A nucleic acid mixture similar to that described in example 4 is separated with another commercially available plasmid isolation kit "Nukleobon AX Kit PC 20-1" from Macherey-Nagel GmbH & Co. (Duren), product no. 730 571, in which processing to cleared lysate occurred according to the product description, the only exception being that no RNAse treatment was used.

A column containing the ion exchanger is conditioned by applying 1 mL of a solution of 900 mM KCl, 100 mM Tris/H3 PO4, pH 6.3, 15% ethanol.

The clear supernatant of potassium dodecylsulfate centrifuging (cleared lysate) is applied to the column. The column is then washed twice with 2 mL of a solution of 1.3M KCl, 100 mM Tris/H3 PO4, 15% ethanol, pH 6.3. The plasmid DNA bonded to the ion exchanger is eluted with a solution of 1000 mM KCl, Tris-H3 PO4, 15% ethanol, pH 8.5.

Both the passage of the cell lysate and the two wash solutions and eluate are precipitated in each case by addition of 0.7 volume isopropanol and pelletized by centrifuging at 4° C. and 15,000 g for 30 minutes. The supernatant is discarded, whereupon the nucleic acid pellets are washed with 70% ethanol and then dissolved in TE, pH 8.0.

FIG. 4 shows separation of the mixture components on a 1% TAE agarose gel. The following components were applied in the individual traces:

Trace 1: 1 kb ladder (Gibco BRL) as length standard;

Trace 8: 20% of the cleared lysate applied to the column. It corresponds to the DNA/RNA mixture being separated before separation as reference. The band for the plasmid DNA is only weakly colored and shows strong "smiling" because of the enormous amount of RNA;

Trace 3: 20% of the passage;

Trace 4: 20% of the first wash solution;

Trace 5: 20% of the second wash solution:

Trace 6: 20% of the elution solution.

It is apparent from FIG. 4 that clean separation of the mixture components does not occur. The eluate (trace 6) still contains a significant RNA fraction in addition to plasmid DNA.

Spectrophotometric studies of the eluate show that 15.94 μg of RNA is still present in addition to the expected 3 μg of plasmid DNA.

Comparative Example 4

A second separation was carried out with the isolated eluate from comparative example 3 with the modified chromatography material according to the invention from example 1.

The precipitated eluate obtained in comparative example 3 is dissolved in 450 μL TE, pH 8.0 and mixed with 450 μL of a solution of 800 mM NaCl, 100 mM NaAc, pH 5.0. This DNA/RNA mixture is applied in similar fashion to example 4 to a conditioned column, washed twice with 2 mL of a solution of 800 mM NaCl, 100 mM NaAc, pH 5.0, and then eluted.

Of the eluate according to comparative example 3 and the two wash solutions and eluate are precipitated in each case by addition of 0.7 volume isopropanol and pelletized by centrifuging at 4° C. and 15,000 g for 30 minutes. The supernatant is then discarded, whereupon the nucleic acid pellets are washed in 70% ethanol and then dissolved in TE, pH 8.0.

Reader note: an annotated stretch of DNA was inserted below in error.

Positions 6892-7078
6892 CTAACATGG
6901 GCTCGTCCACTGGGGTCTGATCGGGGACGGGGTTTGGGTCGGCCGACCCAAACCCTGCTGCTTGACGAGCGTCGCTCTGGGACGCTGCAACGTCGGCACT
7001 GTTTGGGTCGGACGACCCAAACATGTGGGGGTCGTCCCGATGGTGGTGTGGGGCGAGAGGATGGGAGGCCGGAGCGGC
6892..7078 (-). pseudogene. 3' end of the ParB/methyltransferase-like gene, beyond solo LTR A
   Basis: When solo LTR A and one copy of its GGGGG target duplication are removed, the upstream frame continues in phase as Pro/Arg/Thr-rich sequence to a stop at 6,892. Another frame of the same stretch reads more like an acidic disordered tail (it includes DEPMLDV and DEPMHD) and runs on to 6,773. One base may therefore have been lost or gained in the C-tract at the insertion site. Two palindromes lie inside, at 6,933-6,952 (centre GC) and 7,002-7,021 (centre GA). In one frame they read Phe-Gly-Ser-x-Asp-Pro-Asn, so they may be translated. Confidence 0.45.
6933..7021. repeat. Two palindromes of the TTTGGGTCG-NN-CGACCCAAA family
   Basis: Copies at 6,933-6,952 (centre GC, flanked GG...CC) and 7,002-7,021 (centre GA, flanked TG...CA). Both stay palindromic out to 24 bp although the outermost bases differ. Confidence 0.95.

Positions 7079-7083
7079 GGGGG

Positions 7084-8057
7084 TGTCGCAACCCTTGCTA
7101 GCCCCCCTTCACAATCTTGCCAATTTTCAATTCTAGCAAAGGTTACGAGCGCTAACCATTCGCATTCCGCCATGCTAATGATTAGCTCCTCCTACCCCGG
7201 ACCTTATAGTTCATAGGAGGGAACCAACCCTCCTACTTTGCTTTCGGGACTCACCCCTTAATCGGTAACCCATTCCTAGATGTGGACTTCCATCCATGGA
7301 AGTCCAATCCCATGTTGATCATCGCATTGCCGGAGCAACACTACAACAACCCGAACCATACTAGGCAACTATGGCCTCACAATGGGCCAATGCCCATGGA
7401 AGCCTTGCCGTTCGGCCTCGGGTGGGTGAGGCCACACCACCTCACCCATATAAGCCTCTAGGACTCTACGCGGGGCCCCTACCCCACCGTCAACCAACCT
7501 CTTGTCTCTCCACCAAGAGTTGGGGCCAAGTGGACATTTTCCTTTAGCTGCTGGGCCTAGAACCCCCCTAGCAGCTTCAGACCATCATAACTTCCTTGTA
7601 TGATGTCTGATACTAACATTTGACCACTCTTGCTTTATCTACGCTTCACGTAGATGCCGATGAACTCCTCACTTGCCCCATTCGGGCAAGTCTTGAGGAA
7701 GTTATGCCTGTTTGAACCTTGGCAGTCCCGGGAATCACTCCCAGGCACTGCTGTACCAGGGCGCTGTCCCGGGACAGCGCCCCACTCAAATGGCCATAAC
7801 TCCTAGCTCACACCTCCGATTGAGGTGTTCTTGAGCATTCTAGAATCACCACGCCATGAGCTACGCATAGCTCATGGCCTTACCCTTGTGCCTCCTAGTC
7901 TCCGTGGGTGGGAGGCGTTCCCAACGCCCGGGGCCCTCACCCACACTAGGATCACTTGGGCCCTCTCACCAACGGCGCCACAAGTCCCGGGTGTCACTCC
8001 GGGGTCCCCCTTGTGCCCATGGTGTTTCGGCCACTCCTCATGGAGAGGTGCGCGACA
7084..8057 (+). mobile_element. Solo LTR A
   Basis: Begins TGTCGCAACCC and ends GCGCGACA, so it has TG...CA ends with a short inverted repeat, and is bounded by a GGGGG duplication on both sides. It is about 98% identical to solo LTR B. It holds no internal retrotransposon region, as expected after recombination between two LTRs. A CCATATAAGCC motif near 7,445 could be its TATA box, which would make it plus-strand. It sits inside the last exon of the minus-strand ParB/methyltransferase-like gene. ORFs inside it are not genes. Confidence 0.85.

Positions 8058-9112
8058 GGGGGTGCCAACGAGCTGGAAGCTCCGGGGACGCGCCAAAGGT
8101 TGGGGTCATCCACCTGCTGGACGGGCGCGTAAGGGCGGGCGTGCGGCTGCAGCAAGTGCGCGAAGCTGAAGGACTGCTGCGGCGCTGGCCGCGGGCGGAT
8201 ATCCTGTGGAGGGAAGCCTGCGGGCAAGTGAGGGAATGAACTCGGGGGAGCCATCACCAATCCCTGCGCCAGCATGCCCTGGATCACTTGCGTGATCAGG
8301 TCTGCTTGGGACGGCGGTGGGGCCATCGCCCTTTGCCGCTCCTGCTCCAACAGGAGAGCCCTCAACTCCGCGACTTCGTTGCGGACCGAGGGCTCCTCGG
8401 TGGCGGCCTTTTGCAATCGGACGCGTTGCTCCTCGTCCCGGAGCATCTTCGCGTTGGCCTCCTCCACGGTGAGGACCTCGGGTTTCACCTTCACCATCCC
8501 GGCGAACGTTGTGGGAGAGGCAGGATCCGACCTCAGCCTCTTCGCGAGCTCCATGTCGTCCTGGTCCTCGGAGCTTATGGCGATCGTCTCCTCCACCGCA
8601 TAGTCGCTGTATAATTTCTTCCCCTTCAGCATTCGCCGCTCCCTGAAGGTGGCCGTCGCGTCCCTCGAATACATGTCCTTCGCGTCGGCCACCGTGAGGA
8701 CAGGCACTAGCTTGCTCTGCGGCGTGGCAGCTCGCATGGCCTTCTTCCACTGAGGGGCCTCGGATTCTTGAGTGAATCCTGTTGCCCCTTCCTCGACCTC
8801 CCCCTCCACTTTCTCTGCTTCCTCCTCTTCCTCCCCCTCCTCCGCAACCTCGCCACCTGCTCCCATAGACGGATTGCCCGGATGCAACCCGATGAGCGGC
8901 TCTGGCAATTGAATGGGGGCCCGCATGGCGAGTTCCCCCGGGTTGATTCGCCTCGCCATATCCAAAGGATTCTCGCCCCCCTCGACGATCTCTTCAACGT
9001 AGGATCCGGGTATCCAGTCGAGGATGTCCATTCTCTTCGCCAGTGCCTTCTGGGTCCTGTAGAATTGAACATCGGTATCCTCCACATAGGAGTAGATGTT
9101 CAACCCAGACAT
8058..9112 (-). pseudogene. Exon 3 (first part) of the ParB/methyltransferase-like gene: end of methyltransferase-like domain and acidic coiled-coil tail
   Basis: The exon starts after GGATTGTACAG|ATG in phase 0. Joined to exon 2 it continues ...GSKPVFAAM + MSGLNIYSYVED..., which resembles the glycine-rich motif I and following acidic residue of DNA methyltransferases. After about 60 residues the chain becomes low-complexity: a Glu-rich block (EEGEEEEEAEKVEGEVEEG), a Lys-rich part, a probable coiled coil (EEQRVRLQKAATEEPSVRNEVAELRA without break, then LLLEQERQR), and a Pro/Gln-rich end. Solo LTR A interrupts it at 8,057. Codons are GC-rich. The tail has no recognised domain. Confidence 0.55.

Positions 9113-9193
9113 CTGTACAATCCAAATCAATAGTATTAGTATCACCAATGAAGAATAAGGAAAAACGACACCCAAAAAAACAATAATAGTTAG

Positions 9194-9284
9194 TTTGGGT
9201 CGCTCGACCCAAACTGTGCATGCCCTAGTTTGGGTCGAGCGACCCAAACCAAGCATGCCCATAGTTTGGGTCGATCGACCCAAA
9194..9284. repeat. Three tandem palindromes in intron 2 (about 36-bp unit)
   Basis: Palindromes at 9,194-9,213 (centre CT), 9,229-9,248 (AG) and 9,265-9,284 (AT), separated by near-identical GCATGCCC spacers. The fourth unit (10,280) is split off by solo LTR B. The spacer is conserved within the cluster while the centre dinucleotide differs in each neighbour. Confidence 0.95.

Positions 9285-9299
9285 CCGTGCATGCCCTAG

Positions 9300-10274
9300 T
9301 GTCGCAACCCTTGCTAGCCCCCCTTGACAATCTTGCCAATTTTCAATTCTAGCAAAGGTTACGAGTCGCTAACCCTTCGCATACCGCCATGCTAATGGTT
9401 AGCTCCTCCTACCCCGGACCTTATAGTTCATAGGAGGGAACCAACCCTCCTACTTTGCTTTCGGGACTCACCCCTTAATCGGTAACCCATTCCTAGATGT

FIG. 5 shows separation of the mixture components on a 1% TAE agarose gel. The following components were applied in the individual traces:

Trace 1: 1 kb ladder (Gibco BRL) as length standard;

Trace 8: 20% of the eluate of a separation according to the prior art similar to comparative example 3 as reference;

Trace 3: 20% of the passage;

Trace 4: 20% of the first wash solution;

Trace 5: 20% of the second wash solution;

Trace 6: 20% of the elution solution.

As is apparent from FIG. 5, the eluate of separation according to the prior art (trace 8) is fully separated into its components RNA (trace 4) and DNA (trace 6) by an additional separation with the chromatography material according to the invention.

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Referenced by
Citing PatentFiling datePublication dateApplicantTitle
US5972222 *May 18, 1998Oct 26, 1999Transgenomic, Inc.Separation of polynucleotide solution containing a counterion agent on wide pore, non-polar separation media which does not confine or release multivalent metal cations
US6156206 *Jun 2, 1999Dec 5, 2000Transgenomic, Inc.Process for performing polynucleotide separations
US6156431 *Jan 4, 1999Dec 5, 2000United Chemical Technologies, Inc.Treated silica comprising a composition made by treating a particulate silica with phenyltrichlorosilane and with 3-mercaptopropyltrimethoxysilane
US6471866Nov 2, 2000Oct 29, 2002Transgenomic, Inc.Removing residual traces of multivalent cations using chelating guard column prewashed to remove organic contaminants; liquid chromatography
US8425778May 4, 2012Apr 23, 2013Dionex CorporationOrganosilanes and substrate bonded with same
WO2001046686A2 *Dec 20, 2000Jun 28, 2001Tittgen Biotechnologie DrChromatography material and a method using same
Classifications
U.S. Classification210/635, 536/25.4, 210/198.2, 210/657, 210/658, 210/656
International ClassificationB01J20/32, B01D15/08
Cooperative ClassificationB01D15/08, B01J20/3204, B01J2220/64, B01J20/28083, B01J20/28004, B01J20/3259, B01J20/286, B01J2220/54, B01D15/361, B01J20/3219, B01J2220/58
European ClassificationB01D15/08, B01J20/32, G01N30/48A
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Nov 15, 1996ASAssignment
Owner name: GENOMED MOLEKULARBIOLOGISCHE UND DIAGNOSTISCHE PRO
Free format text: ASSIGNMENT OF ASSIGNORS INTEREST;ASSIGNORS:MANZ, THOMAS;TITTGEN, JOCHEN;REEL/FRAME:008225/0767;SIGNING DATES FROM 19960726 TO 19960807